of cards so nobody knows the words. This game is lots of fun!
Do it at Shoolchan Orech, or on Shabbos Hagadol or Shabbos Chol
Hamoed (we found it too much fun - and disruptive - during Maggid :-).
Depending on the mood, we had each team say something about one of the
cards they won. This is also a great game to foist on guests :-)
Depending on the paper, you may be able to see the text through it,
if so, you can print the following on the back-side of the cards:
(Thanx to Donna Zeffren from echinuch.org for all the typing.)
ImaginIff is a great game - highly recommended.
To setup the full game and instructions, see: http://www.buffalogames.com/fileadmin/content/pdfs/175-INST-06.pdf
10. Treasure hunt
Setup a treasure hunt with 5 clues for each child.
Have a break every 10-15 minutes during Maggid and let the younger
kids search for the next 1 or 2 clues. The last clue brings them
to a piece of the Afikoman which they "redeem" for a present.
This worked great when our kids were much younger.
An idea we used for our Purim Seuda, which could be used for the Seder
is to put together Jeopardy questions. Here are some sample categories:
Personalities, Numbers, Places, Emotions and Dates.
12. Fill in the Blank ... NUMBER!
Thanx to a bunch of people - we've put together 25 "number" trivia questions about Pesach.
Have fun everyone!
Hand out to each child/couple one or two categories/phrases before Pesach.
They then have to come up with a:
Tie the category/phrase into Pesach some way!
They can use Haggadot, friends, google, whatever - but challenge everyone at the Seder!
Here are some starter ideas:
This is a variation on Categories. Instead of giving categories, give a list of Verbs, Nouns, Adjectives and Prepositions and have each person choose 2-3 from each pile and make a Headline connected to Pesach.
Lots of fun for the creative writers in the family!
http://www.simchatyechiel.org/Pesach/Pesach_Headlines.pdfOr just make your own; the point is to imagine what it would be like to live then.
15. Letter Rip
Split the table into 2 (or more) teams and throw out "generic" questions (see below). Each team alternates with answers.
Here are some sample questions (use Hebrew or English letters, depending on your Seder's participants - or both!):
+ Name chametz items that start with the letter "d" or "s"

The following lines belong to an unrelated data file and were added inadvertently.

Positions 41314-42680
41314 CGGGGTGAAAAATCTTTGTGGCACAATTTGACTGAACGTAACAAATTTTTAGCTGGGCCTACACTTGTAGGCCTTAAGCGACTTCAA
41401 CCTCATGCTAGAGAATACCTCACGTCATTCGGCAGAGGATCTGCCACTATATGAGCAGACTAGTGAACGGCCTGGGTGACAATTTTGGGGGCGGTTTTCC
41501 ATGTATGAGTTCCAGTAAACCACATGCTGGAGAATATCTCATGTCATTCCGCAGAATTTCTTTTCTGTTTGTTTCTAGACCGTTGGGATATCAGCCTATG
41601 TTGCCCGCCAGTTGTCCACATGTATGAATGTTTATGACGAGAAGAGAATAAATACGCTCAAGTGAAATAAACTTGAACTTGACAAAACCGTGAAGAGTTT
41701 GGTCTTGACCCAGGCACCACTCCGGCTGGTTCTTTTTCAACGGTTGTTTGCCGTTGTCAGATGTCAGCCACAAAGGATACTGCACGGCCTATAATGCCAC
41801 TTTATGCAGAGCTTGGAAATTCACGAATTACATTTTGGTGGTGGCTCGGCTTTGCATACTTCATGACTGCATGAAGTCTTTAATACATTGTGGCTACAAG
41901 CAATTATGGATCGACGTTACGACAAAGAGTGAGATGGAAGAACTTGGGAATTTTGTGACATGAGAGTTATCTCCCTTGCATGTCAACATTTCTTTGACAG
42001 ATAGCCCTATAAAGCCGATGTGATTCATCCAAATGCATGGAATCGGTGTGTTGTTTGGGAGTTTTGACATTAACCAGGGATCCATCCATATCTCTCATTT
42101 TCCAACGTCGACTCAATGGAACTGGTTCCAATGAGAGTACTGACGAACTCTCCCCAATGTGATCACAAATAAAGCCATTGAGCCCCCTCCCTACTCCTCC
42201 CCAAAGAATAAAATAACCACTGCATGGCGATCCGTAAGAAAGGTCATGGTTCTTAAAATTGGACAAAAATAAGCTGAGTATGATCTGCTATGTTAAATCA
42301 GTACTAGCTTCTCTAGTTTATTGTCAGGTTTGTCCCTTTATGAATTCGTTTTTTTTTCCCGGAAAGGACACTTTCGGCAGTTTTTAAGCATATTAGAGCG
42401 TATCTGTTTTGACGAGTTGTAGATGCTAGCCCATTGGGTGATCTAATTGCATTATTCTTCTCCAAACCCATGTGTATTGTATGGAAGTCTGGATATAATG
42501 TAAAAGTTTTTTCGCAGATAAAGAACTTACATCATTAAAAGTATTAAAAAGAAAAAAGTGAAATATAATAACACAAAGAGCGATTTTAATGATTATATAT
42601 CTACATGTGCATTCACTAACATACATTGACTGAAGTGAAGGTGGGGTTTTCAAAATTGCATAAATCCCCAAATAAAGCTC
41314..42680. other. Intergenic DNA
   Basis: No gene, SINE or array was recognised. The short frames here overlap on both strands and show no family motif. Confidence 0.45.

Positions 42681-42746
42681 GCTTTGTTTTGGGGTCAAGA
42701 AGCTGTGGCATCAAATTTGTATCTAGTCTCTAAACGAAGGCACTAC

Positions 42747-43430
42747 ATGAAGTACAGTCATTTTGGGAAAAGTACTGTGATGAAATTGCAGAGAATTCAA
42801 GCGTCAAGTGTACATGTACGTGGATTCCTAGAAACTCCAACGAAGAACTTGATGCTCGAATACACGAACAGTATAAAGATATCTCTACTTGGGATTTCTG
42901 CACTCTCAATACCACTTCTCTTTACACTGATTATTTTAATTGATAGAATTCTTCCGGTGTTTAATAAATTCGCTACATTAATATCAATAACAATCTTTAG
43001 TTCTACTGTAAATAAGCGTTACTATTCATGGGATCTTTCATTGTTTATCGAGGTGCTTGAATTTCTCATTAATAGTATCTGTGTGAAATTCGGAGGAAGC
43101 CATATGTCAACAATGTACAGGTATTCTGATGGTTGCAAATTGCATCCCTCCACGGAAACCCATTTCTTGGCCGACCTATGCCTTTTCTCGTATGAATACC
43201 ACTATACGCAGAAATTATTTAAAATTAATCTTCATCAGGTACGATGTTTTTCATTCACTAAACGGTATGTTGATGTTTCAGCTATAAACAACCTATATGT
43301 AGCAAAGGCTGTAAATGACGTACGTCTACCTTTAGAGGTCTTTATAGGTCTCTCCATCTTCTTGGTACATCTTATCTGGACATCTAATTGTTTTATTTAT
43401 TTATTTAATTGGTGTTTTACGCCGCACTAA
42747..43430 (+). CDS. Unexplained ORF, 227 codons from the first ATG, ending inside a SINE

+ Words connected to freedom that have the letter "l" or "b" in them
+ Emotions felt at the Seder that have the letters "n" or "t" in them
+ Food associated with Pesach that begin with an "f" or "m"
+ Fundamental words associated with Pesach that begin with a "Mem"
Here's a list of "Mem" answers:
The game Compatibility is such a fun game that we made up our own Pesach version.
This game is excellent for a small classroom setting or to keep your older kids busy before Pesach and get them thinking about Pesach.
Or fun for everyone to play together on Pesach afternoon or on Chol Hamoed.
You can print out the Player Cards - 1 set for each player.
Also print out the Personality Cards and the Topic Cards.
If you'd like for each team to have different color decks (easier for sorting), you can download 6 different color decks instead of the templates.
Play is in teams of two. Each person has a deck of picture cards. Each deck has the same set of pictures.
There is also a deck of either Pesach Topic cards in English or Pesach Personality cards s Hebrew. A Topic or Personality word is chosen and each player chooses 5 cards from their deck, arranging them in preference order.
Teams score 1 point for choosing the same picture; and score 1 extra point for a picture that is in the same preference spot.
17. Avoid the Plagues!
The 5 Senses and the 10 Plagues.
The accompanying table will generate lots of conversation and allow you to feel like you are there!
(Thank you Rav Simi Sherman for adding the pictures.)
Pick someone at your Seder, maybe an older sibling, or a sabba/savta combination, whoever it seems most appropriate.
Have them fill out before Pesach which sense was affected for each plague.
It's not as straightforward as you think.
So you think Makkat Bechorot affected all 5 senses?!? Because they were dead?
Uh uh!! Who was the Makka for? Those afflicted? What?!? Devver was for the animals that died?!
Now think again - what senses were affected? From the beginning till the end of each Makka and sometimes past the end! (Hint, hint :-).
At the seder have the person who thought it through present the makkos - it's a great way לראות עצמו!
How about these ...
Which Makkos affected the most senses? (Bet you'll be surprised!)
Which Makkos affected the Egyptian’s food and/or ability to eat?
Which Makkos affected the Egyptian’s ability to sit?
Which Makkos affected the Egyptian’s ability to sleep?
Which Makkos imprisoned the Egyptian’s in their houses?
Which Makkos caused some sort of death to the Egyptians?
18. Connect the Categories
This activity can be played 2 ways:
The first way is to find a connection for each of the Pesach related words on the left with at least 2 of the non-Pesach related words across the top.
The more difficult way to play is to find a "Common Denominator" between the columns and the rows.
Both are challenging and really make you think!
19. See for Yourself!!
This activity is great for teens who like surfing and "photoshop"-ing pictures.
The idea is to populate your dining room with pictures reminiscent of Mitzrayim.
That way you can actually "see yourself" there and feel what is was like.
Before Pesach, put one side of Velcro around the room where you’ll be eating your seder (they sell Velcro with sticky outside pieces).
It can be put on your wall/bookshelf/breakfront/whatever.
The other side of the Velcro should be put on the back of the pictures.
Then at various times during Maggid, when you get to the spot where the picture is applicable,
have your teen put that picture up on the wall/bookshelf/breakfront/whatever.
By the time you get to Motzi Matza, the room should be surrounded with “Yetziat Mitzrayim” pictures!
Here are some that my son put together a few years ago
Have fun! And keep the questions coming!